# Free body diagram confusion

1. Oct 30, 2009

### smg528

So I'm a little confused about free body diagrams. I understand the concept, but when it comes to drawing, how do you know where the angle goes? I don't know if this is obvious, but physics is not really my cup of tea... Thanks in advance.

2. Oct 30, 2009

### rl.bhat

Attach the axis to the body so that the x-axis is in the direction of the motion of the body.

3. Oct 30, 2009

### smg528

But how come sometimes, the angle is above the x-axis with the normal force and other times it's drawn below with gravity even though the picture given looks the same in different problems?

4. Oct 30, 2009

### rl.bhat

You have to draw the free body diagram for individual body. Identify all forces acting on the body. Depending on the direction of the motion, each one will be different form each other. If you can post a problem, I can help you.

5. Oct 30, 2009

### smg528

Ok, here's two problems with similar pictures, but in the first free body diagram, the angle is below the x-axis and in the second, the angle is above the x-axis. I'm really confused about that.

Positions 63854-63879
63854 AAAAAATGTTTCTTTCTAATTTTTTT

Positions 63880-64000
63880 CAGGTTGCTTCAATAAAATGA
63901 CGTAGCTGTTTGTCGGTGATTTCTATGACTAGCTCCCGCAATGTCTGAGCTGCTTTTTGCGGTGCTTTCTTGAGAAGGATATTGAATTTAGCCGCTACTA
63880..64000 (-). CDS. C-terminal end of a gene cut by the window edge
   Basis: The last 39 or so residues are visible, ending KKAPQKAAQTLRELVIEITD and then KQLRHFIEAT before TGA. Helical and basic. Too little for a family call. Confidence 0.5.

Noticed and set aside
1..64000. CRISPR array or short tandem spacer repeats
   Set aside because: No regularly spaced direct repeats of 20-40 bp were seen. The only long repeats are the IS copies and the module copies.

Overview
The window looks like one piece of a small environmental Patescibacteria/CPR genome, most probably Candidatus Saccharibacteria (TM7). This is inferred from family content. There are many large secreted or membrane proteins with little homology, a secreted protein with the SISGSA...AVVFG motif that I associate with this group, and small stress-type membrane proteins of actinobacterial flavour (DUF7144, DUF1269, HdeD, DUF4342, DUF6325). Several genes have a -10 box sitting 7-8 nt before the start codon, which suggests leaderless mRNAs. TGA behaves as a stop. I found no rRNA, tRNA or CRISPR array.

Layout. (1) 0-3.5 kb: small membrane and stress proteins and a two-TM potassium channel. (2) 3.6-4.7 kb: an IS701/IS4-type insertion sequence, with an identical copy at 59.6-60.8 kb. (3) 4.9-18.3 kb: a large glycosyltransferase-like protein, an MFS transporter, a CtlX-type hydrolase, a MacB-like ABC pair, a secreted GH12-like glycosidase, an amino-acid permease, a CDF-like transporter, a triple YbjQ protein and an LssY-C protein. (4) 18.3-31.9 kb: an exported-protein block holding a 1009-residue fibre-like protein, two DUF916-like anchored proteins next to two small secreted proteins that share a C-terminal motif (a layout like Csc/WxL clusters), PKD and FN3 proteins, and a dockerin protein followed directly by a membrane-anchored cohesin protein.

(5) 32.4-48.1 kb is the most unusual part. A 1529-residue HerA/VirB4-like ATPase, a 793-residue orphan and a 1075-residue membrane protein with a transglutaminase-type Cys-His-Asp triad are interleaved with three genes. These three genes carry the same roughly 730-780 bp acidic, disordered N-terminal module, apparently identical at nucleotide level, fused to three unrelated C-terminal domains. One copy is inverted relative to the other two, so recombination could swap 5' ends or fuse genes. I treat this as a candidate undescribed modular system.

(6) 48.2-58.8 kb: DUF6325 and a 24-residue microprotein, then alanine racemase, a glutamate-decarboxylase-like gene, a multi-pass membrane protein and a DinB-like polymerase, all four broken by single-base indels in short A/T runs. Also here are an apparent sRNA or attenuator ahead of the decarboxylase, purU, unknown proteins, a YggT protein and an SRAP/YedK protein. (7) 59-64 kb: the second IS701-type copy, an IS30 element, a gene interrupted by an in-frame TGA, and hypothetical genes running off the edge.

1. A skier of mass 65 kg glides down a slope at angle = 32. Find the skier's acceleration and the force the snow exerts on the skier. The snow is so slipper you can neglect friction.

2. A starting gate acts horizontally to restrain a 60-kg ski racer on a frictionless 30-degree slope. What horizontal force does the starting gate apply to the skier?

6. Oct 30, 2009

### rl.bhat

1)Skier move in the downward direction So x-axis is parallel to slope.
What are the forces acting on the skier?
i) mg*sinθ along the slope.
ii) mg*cosθ perpendicular to the slope.
iii) Normal force due to the slope.
Net force is along the slope.
2) It is similar to the first one. Only addition is the horizontal gate.
mg*sinθ is the force exerted by the skier on the gate along the slope.
Now attach the axis to the gate. x-axis horizontal . Find the horizontal component of mg*sinθ. That will the reaction of the gate on the skier.

7. Oct 30, 2009

### smg528

But for the second problem, it says that the x component is -horizontal F + nsin(theta)=0 and the y component is ncos(theta) - mg=0

8. Oct 30, 2009

### rl.bhat

Here what is n? What is its expression?

9. Oct 30, 2009

### smg528

n is the normal force

10. Oct 31, 2009

### rl.bhat

In the second problem, what is the orientation of x an y-axis?
You say that y-component is n*cosθ - mg = 0. That means n > mg. How is that? Normal force must appear in pair. Which one is action and which one is reaction?